In all my years in Penal I never saw a picture of Eric Williams in an Indian home, which is a big comment on the man as a national leader. Nobody I knew would want to go to see Eric Williams if he was visiting the area or dream of shaking his hand. Indians would sit around in the rumshop drinking and sometimes saying they wished somebody would shoot Eric Williams.

There was the well-known joke about the Indian boy who saved Eric Williams after his official car was in a bad accident. Williams asked the boy what he wanted for saving the prime minister and the boy said he wanted a state funeral.

“Why a state funeral?”

“Because my father will kill me when he hear I save Eric Williams’ life!”

As for Eric Williams’ national policies, we saw nothing of it in my village. The roads were bad, more potholes than road, DLP roads as we called them. We had no electricity, even though Mora Dam supplied cooling water to TTEC’s electricity-generating station half a mile away. There was a water pumping station on Mora Dam Road but we had no pipe-borne water in our homes and had to go to a standpipe and bring water on pitch-oil tins on our heads or on boxcarts.

Photo: Trinidad and Tobago’s first prime minister the late Dr Eric Williams (left) hosts late Beatles pop star John Lennon.
(Copyright Noel P Norton)

There was a working oil well on Mora Dam Road, with pipes taking away the oil to Shell in Penal but, except for my family, nobody saw anything of the oil royalties. My neighbours grew rice and other food crops but could not get a stall in the Penal Market to sell their food—those were reserved for vendors who were not farmers to make the profits. We had no garbage pick-up, no sports facilities, no jobs. The kids walked five miles barefoot on the hot pitch roads to school in Siparia or two miles to Penal.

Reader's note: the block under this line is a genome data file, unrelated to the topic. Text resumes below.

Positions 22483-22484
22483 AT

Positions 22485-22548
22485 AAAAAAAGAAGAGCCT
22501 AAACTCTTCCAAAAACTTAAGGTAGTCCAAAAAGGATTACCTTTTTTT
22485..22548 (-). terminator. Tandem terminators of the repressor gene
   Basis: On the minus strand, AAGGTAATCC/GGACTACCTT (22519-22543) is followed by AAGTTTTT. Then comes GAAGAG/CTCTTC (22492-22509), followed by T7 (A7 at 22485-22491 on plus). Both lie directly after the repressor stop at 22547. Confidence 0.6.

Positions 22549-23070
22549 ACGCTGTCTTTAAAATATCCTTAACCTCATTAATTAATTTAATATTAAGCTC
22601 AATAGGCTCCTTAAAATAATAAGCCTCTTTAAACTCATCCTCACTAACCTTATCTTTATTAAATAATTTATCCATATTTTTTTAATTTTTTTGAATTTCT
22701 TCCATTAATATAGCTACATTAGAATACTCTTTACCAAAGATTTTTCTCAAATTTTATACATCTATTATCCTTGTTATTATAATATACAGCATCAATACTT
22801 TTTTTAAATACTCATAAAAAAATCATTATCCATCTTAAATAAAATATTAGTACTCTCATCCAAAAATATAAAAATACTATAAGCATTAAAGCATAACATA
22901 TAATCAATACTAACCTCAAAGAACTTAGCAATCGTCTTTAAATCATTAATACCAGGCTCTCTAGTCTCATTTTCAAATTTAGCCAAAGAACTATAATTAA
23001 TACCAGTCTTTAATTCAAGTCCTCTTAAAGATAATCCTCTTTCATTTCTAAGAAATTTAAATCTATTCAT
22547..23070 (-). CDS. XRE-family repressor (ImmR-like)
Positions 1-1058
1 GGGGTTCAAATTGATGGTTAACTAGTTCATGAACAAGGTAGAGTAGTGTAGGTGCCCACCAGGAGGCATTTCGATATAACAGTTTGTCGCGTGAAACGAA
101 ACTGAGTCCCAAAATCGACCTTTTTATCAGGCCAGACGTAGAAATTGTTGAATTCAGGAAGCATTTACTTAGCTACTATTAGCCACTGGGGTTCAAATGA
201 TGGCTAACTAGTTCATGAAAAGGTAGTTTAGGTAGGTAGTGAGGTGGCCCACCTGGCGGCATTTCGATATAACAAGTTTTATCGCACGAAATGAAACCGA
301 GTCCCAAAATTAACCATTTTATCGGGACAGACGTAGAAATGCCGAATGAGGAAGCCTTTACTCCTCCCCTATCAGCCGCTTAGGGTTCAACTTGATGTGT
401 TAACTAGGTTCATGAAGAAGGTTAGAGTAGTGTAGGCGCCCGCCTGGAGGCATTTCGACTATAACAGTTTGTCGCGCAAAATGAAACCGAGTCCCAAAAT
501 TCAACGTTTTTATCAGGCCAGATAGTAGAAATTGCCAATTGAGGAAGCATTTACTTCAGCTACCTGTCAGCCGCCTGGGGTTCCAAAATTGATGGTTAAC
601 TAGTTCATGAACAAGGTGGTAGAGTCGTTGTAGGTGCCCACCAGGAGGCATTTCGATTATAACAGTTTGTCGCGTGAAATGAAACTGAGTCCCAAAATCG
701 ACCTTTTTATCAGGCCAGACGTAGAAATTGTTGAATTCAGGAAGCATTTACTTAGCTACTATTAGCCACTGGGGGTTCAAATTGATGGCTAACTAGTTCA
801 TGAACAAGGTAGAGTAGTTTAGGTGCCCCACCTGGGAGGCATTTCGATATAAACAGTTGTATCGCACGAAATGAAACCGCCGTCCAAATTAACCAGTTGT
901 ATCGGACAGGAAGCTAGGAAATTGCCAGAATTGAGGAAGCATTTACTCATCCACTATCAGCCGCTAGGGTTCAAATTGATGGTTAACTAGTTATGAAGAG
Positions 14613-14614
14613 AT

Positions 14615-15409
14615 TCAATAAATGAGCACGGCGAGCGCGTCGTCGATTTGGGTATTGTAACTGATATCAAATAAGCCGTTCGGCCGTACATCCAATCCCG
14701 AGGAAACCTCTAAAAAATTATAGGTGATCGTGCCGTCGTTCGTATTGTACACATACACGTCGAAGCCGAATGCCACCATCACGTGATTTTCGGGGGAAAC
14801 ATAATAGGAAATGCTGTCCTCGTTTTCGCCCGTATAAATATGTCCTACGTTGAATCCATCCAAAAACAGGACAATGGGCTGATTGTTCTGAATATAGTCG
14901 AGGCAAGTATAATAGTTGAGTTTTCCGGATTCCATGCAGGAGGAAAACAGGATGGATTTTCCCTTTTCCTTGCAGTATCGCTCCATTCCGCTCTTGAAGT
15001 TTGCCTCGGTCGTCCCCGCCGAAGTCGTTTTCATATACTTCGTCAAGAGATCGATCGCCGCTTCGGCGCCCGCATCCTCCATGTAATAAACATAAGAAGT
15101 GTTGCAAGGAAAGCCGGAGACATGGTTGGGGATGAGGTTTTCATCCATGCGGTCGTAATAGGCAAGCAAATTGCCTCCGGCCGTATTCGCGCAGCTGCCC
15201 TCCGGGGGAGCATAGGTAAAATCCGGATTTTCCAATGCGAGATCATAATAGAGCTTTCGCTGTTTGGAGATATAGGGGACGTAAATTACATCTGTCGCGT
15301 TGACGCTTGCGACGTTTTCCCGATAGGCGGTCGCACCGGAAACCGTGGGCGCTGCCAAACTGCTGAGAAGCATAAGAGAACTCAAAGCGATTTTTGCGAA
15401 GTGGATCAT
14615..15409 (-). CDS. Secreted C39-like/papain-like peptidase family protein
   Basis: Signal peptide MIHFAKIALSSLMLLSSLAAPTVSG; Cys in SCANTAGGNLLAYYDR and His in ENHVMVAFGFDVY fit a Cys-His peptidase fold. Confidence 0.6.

There wasn’t a lot of hope in Mora Dam Road, Penal but my neighbours didn’t do a lot of complaining. What good would it do? The same kind of thing was happening to Indian villages and towns all over south and central Trinidad.

Anybody who got the chance to leave Mora Dam Road and Trinidad altogether was glad to take it and leave Eric Williams and his PNM nation behind. Four of the eight children from my house have migrated to North America, and at least one from every other home there as far as I know. We have voted with our feet on Eric Williams and his PNM and his PNM Indians who have made my old homeland a dump without a future for Indians.

So how many Indians have departed the Trinidad PNM paradise of Eric Williams? I believe it’s at least 250,000 Trini Indians and their descendants who have voted with their feet on the PNM great national policies and now live mostly in Canada and the United States, with 500,000 remaining in Trinidad. That’s one third gone and two thirds of the Indos stay.